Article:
A new study in mice shows that intermittent fasting may reduce the risk of Alzheimer’s disease.
Alzheimer’s disease is one of the most common dementias, along with vascular dementia, frontotemporal dementia, and Lewy body dementia. These conditions prevent brain cells or nerve cells from working properly, affecting memory, thought, and speech.
While there is no cure for dementia, it is believed that there are a number of ways to reduce the risk of developing these conditions, including keeping the brain active as you age.
A study published in the journal Cell Reports found that how often you eat can also make a difference.
As part of the study, the USC team studied healthy mice and two groups of mice at risk of dementia, known as E4FAD and 3xTg.
Mice were fed a diet that mimics intermittent fasting for four to five consecutive days, twice a month, and between these cycles they ate regular food.
The results showed that mice that participated in a simulated fasting regimen had a “significant” decrease in beta-amyloid, a substance that accumulates in the brain and is thought to lead to dementia.
The results also showed that tau proteins, which have the same effect on the brain, were also reduced in fasted mice. Mice on a starvation diet had a lower rate of encephalitis.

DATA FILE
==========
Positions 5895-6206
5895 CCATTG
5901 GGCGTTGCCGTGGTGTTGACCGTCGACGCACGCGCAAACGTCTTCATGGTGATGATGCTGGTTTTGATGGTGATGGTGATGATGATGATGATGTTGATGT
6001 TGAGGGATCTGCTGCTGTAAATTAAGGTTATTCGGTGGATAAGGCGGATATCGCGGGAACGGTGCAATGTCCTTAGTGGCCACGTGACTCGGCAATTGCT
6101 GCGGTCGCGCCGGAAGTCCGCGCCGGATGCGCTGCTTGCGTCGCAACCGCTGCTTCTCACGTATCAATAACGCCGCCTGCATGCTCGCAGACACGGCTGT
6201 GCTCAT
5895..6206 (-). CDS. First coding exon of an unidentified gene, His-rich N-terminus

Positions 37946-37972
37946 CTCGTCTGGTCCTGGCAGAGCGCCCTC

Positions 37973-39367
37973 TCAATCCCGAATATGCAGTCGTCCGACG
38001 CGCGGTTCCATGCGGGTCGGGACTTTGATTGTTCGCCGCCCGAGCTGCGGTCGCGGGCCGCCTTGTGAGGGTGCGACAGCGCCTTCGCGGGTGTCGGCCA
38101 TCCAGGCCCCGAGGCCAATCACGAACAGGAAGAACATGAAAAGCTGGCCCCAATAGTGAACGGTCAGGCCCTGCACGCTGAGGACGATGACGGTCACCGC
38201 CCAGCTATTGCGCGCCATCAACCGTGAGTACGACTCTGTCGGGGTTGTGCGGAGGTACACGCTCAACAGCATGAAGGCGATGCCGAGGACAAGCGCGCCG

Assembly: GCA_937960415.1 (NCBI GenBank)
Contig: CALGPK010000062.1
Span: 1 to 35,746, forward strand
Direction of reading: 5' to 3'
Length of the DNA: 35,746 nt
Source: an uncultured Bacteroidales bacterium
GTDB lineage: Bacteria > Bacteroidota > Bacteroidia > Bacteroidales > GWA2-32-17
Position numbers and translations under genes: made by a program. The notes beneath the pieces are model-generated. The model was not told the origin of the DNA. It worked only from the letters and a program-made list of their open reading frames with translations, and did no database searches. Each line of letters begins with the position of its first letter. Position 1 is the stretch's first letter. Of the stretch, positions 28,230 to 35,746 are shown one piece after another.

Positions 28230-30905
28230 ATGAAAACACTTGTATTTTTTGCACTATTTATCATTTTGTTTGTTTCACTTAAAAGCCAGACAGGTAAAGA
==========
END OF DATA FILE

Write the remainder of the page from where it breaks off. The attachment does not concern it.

The study states: “The effect of foot-and-mouth disease cycles on the reduction of several aging and disease risk factors suggests that they may influence Alzheimer’s disease. Here we show that FMD cycles reduce cognitive decline and Alzheimer’s disease in models of Alzheimer’s disease.” E4FAD and 3xTg AD mice, with effects that exceed those of protein restriction cycles.”
The study continued: “In 3xTg mice, cycles of long-term starvation-mimicking diets reduce hippocampal beta-amyloid loading and tau hyperphosphorylation, promote neural stem cell formation, decrease microglia, and reduce neuroinflammatory gene expression.”
The authors conclude: “Clinical evidence suggests that courses of FMD treatment are feasible and generally safe in a small subset of patients with Alzheimer’s disease. These data suggest that FMD treatments delay cognitive decline in models of Alzheimer’s disease in part by reducing neuroinflammation and/or superoxide production in the brain. .
The team also analyzed data from a small clinical trial that looked at intermittent fasting in people with mild cognitive impairment or Alzheimer’s disease.
The results indicated that fasting would be a “safe” option for humans, however more research is needed.